[x,y]^{n+1} = [x,y^2] \cdot \left( y[x,y]y^{-1} \right)^{n-1} = [x,y^2] \cdot [yxy^{-1},y]^{n-1}. \square

Proof of Theorem: Let us suppose that Z(G) is a subgroup of finite index n.

It is not difficult to notice that [x,y]=[a,b] in G whenever x=a and y=b in G/Z(G). Therefore, G has at most n^2 commutators.

Now, any c \in D(G) can be written as a product of commutators

c = c_1 \cdot c_2 \cdots c_r.

Suppose that r is as small as possible, and assume by contradiction that r>n^3. Therefore, because there exist at most n^2 commutators, the product contains some commutator, say k, at least (n+1) times. We claim that it is possible to write

c = k^{n+1} \cdot c_1' \cdots c_{r-n-1}' \ \ \ \ \ \ (1)

for some new commutators c_j'. For example, if c_i=k, notice that

c = c_1 \cdots c_{i-1} \cdot k \cdot c_{i+1} \cdots c_r = k \cdot (k^{-1}c_1k) \cdots (k^{-1}c_{i-1}k) \cdot c_{i+1} \cdots c_r.

Thanks to Lemma 1, we know that each k^{-1}c_jk is again a commutator. We just proved our claim for n=0. The general case follows by induction.

From (1) and Lemma 2, we deduce that c can be written as a product of r-1 commutators, a contradiction with the minimality of r.

Therefore, we just proved that any element of D(G) can be written as a product of at most n^3 commutators. Because there exist at most n^2 commutators, we deduce that the cardinality of D(G) is bounded above by n^{2n^3}; in particular, D(G) is finite. \square

Corollary 1: If G has only finitely many commutators, then D(G) is finite.

Proof. Let [g_1,g_2], \ldots, [g_{2r-1},g_{2r}] denote the commutators of G and H be the subgroup generated by the g_i‘s. Notice that D(G)=D(H), so it is sufficient to prove that D(H) is finite to conclude. Furthermore, according to our previous theorem, it is sufficient to prove that Z(H) is a finite-index subgroup of H.

If C(g_i) denotes the centralizer of g_i in H, notice that

Z(H)= \bigcap\limits_{i=1}^{2r} C(g_i).

Therefore, it is sufficient to prove that each C(g_i) is a finite-index subgroup of H. But H/C(g_i) is finite if and only if g_i has only finitely-many conjugacy classes. Because hg_ih^{-1}=[h,g_i] g_i for all h \in H, and because H has only finitely-many commutators, it is clear that g_i has finitely-many conjugacy classes, concluding our proof. \square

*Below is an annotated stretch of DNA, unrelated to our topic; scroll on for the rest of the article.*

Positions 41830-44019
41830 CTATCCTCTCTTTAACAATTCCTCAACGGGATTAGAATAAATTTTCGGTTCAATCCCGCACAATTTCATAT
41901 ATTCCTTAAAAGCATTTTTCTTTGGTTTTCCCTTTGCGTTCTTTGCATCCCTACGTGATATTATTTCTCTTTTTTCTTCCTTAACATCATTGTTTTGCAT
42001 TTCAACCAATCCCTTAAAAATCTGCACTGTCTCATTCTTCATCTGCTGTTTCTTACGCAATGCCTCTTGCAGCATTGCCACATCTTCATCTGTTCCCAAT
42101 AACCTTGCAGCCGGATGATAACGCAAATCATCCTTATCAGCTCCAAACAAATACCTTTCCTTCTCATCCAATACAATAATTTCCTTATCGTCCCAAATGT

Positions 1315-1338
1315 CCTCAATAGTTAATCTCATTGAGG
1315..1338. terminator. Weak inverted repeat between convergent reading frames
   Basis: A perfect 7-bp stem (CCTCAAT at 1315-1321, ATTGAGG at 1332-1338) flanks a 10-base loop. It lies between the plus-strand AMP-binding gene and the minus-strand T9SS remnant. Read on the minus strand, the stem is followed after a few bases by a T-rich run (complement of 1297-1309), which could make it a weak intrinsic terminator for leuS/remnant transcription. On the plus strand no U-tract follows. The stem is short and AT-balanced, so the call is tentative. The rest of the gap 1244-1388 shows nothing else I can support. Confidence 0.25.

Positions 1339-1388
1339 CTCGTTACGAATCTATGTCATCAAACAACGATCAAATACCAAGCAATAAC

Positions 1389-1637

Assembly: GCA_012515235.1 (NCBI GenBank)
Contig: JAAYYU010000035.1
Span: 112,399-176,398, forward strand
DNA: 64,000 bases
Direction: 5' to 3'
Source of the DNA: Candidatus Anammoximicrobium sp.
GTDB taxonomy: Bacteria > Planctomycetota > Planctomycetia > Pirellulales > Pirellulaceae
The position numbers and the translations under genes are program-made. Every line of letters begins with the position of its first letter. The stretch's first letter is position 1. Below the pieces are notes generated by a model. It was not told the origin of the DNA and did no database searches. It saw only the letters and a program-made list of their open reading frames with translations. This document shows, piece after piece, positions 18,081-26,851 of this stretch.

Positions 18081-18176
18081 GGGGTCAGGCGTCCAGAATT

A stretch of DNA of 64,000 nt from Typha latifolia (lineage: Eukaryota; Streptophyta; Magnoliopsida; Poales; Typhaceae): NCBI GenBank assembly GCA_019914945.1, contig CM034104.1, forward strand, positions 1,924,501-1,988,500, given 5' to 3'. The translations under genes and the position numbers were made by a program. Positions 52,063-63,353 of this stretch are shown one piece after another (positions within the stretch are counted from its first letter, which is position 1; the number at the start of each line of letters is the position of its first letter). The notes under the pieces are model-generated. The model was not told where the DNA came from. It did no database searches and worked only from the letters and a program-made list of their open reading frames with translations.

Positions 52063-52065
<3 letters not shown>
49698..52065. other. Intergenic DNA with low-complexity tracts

Corollary 2: The only infinite group all of whose non-trivial subgroups are finite-index is \mathbb{Z}.

Proof. Let G be such a group. Let g_0 \in G \backslash \{ 1 \} and g_1, \ldots, g_r \in G \backslash \{ 1 \} be a set of representatives of the cosets of \langle g_0 \rangle. For each 0 \leq i \leq r, \langle g_i \rangle is a finite-index subgroup of G by assumption; but it is also a subgroup of the centralizer C(g_i), so C(g_i) is a finite-index subgroup of G. Therefore, because \{ g_0, \ldots, g_r \} generates G, the center

Z(G)= \bigcap\limits_{i=0}^r C(g_i)

is a finite-index subgroup of G. According to our previous theorem, D(G) is finite, and by assumption, any subgroup of G is either trivial, or finite-index and in particular infinite since G so is. Therefore, D(G) is trivial, that is G is abelian.

From the classification of finitely-generated abelian groups, it is not difficult to prove that the only abelian group all of whose non-trivial subgroups are finite-index is \mathbb{Z}. \square

Notice however that there exist non-cyclic groups all of whose normal subgroups have finite-index: they are called just-infinite groups. The infinite dihedral group D_{\infty} is such an example.

Corollary 3: A torsion-free virtually infinite cyclic group is infinite cyclic.